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6. Comments on our methodology

Up to now we have presented the product of our modelling of Robert. Now we take a step back and look at the process by which we arrived at that model. We conclude with a review of Symbolic Modelling as a product modelling methodology.


You can now turn your attention from modelling Robert to modelling our methodology. We haven't produced a formal model of our approach although our notes of How to do a Modelling Project go some way towards this. You can get a sense of what we did in two ways: reviewing the format of this report since it's structure replicates our process; and using our description below to  imagine yourself doing what we did.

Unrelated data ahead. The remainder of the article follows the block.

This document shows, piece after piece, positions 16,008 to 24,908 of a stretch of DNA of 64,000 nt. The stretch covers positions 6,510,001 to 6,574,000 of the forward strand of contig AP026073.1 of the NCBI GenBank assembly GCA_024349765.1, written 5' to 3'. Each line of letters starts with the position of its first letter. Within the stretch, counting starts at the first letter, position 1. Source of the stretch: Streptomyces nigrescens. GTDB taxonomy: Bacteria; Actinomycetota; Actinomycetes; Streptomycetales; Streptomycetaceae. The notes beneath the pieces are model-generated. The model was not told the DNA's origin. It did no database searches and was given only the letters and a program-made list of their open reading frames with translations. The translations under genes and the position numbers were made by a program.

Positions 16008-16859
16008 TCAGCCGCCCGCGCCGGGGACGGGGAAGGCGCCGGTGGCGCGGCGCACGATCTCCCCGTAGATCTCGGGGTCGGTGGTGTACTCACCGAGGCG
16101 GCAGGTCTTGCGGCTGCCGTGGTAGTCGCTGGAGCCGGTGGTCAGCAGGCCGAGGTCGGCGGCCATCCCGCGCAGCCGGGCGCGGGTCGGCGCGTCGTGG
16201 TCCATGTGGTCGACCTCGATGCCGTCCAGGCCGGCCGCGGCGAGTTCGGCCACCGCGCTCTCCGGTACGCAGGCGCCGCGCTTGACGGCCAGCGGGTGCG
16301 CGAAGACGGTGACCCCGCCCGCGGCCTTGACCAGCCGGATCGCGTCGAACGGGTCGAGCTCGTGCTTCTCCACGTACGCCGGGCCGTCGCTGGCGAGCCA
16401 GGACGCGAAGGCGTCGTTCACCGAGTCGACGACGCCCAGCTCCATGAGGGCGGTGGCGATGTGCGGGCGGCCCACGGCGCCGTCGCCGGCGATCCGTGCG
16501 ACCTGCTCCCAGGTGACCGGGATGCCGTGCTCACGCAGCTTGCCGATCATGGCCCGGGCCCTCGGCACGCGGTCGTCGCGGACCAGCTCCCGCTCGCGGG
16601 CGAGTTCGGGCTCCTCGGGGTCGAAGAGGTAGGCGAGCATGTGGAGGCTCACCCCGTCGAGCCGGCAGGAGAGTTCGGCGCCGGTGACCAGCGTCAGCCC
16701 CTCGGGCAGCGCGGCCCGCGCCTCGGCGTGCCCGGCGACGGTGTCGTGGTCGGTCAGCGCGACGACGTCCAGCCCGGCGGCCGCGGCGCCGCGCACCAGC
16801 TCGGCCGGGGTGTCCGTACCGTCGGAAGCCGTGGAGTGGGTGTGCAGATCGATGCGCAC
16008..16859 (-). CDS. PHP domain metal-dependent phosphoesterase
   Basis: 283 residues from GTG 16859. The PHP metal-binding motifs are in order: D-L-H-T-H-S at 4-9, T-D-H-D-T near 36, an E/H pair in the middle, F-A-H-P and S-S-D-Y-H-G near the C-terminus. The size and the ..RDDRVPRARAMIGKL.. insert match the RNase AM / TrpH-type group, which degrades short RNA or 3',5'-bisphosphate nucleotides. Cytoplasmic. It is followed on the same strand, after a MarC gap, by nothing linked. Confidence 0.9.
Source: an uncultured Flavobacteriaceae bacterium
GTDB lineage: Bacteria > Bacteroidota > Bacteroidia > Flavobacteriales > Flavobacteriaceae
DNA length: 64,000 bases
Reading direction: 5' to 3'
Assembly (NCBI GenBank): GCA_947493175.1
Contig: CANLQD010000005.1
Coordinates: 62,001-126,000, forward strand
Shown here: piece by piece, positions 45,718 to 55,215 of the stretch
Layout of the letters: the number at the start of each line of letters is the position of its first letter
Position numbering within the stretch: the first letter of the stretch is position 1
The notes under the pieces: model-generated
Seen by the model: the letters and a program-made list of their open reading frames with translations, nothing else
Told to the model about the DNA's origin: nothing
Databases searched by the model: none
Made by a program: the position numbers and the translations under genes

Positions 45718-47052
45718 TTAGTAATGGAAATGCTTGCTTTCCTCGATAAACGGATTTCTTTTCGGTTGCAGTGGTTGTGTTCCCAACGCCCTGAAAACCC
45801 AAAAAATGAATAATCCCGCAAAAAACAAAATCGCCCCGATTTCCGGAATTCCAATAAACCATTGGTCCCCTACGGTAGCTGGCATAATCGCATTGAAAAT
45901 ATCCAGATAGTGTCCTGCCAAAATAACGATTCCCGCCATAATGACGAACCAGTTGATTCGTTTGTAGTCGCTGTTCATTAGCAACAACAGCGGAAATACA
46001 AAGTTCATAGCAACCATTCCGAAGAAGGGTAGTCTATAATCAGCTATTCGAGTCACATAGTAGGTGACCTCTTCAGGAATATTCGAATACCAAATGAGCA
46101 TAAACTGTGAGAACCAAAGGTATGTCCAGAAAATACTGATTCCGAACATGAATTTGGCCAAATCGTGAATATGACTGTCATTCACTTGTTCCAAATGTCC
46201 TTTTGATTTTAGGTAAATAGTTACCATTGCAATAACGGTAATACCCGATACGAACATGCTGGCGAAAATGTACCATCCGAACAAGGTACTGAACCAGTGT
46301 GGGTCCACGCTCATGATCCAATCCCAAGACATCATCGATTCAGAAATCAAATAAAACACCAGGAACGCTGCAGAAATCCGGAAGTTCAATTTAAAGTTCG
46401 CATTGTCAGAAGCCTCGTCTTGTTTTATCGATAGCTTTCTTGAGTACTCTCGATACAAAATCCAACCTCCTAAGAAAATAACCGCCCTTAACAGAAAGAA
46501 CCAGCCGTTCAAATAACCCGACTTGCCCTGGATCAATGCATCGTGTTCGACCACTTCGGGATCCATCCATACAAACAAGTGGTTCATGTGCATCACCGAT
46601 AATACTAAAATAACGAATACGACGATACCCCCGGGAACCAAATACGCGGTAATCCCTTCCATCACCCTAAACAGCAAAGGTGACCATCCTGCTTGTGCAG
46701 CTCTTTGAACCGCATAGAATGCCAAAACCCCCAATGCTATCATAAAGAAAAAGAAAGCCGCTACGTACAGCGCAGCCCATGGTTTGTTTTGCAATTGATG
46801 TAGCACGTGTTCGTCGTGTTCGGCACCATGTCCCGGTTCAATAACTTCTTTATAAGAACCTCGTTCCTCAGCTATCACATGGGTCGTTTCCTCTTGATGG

First iteration: Modelling from observation
We have studied with Robert and read all of his books so at some level we will have previously created some kind of mental model of him. Therefore while observing him model Martin our aim was, as much as possible, to set aside our preconceived ideas and to discover something new. We did this by alternating between a not-knowing unconscious-uptake state and a more conscious musing-about-what-is-happening state. Both of these states share an intention to not jump to a conclusion. In the first, the intention is just to receive and take on; in the second it is to muse cleanly (see Judith DeLozier's article, Mastery, New Coding and Systemic NLP; and our article, A Model of Musing).